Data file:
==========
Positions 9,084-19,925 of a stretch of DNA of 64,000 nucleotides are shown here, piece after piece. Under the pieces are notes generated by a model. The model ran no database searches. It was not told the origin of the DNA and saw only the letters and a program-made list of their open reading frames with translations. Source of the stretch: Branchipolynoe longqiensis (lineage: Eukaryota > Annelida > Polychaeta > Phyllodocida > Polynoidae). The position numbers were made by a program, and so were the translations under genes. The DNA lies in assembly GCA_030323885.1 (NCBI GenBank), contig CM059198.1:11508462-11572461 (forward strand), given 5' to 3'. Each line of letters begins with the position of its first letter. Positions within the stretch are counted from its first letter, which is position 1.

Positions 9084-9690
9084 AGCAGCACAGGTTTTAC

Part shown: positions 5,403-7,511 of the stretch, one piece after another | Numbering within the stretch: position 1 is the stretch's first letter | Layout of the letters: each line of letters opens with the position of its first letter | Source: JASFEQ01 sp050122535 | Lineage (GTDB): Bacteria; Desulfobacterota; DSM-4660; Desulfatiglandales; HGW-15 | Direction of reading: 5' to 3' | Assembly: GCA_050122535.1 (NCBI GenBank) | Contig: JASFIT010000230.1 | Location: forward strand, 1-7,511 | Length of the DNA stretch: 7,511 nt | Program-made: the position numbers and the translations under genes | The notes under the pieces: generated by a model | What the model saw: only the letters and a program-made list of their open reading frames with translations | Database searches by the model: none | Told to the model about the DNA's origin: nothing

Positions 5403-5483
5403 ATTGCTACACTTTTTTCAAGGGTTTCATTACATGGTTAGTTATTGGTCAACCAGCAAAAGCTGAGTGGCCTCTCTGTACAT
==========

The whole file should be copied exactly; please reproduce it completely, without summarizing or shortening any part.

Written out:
Positions 9,084-19,925 of a stretch of DNA of 64,000 nucleotides are shown here, piece after piece. Under the pieces are notes generated by a model. The model ran no database searches. It was not told the origin of the DNA and saw only the letters and a program-made list of their open reading frames with translations. Source of the stretch: Branchipolynoe longqiensis (lineage: Eukaryota > Annelida > Polychaeta > Phyllodocida > Polynoidae). The position numbers were made by a program, and so were the translations under genes. The DNA lies in assembly GCA_030323885.1 (NCBI GenBank), contig CM059198.1:11508462-11572461 (forward strand), given 5' to 3'. Each line of letters begins with the position of its first letter. Positions within the stretch are counted from its first letter, which is position 1.

Positions 9084-9690
9084 AGCAGCACAGGTTTTAC

Part shown: positions 5,403-7,511 of the stretch, one piece after another | Numbering within the stretch: position 1 is the stretch's first letter | Layout of the letters: each line of letters opens with the position of its first letter | Source: JASFEQ01 sp050122535 | Lineage (GTDB): Bacteria; Desulfobacterota; DSM-4660; Desulfatiglandales; HGW-15 | Direction of reading: 5' to 3' | Assembly: GCA_050122535.1 (NCBI GenBank) | Contig: JASFIT010000230.1 | Location: forward strand, 1-7,511 | Length of the DNA stretch: 7,511 nt | Program-made: the position numbers and the translations under genes | The notes under the pieces: generated by a model | What the model saw: only the letters and a program-made list of their open reading frames with translations | Database searches by the model: none | Told to the model about the DNA's origin: nothing

Positions 5403-5483
5403 ATTGCTACACTTTTTTCAAGGGTTTCATTACATGGTTAGTTATTGGTCAACCAGCAAAAGCTGAGTGGCCTCTCTGTACAT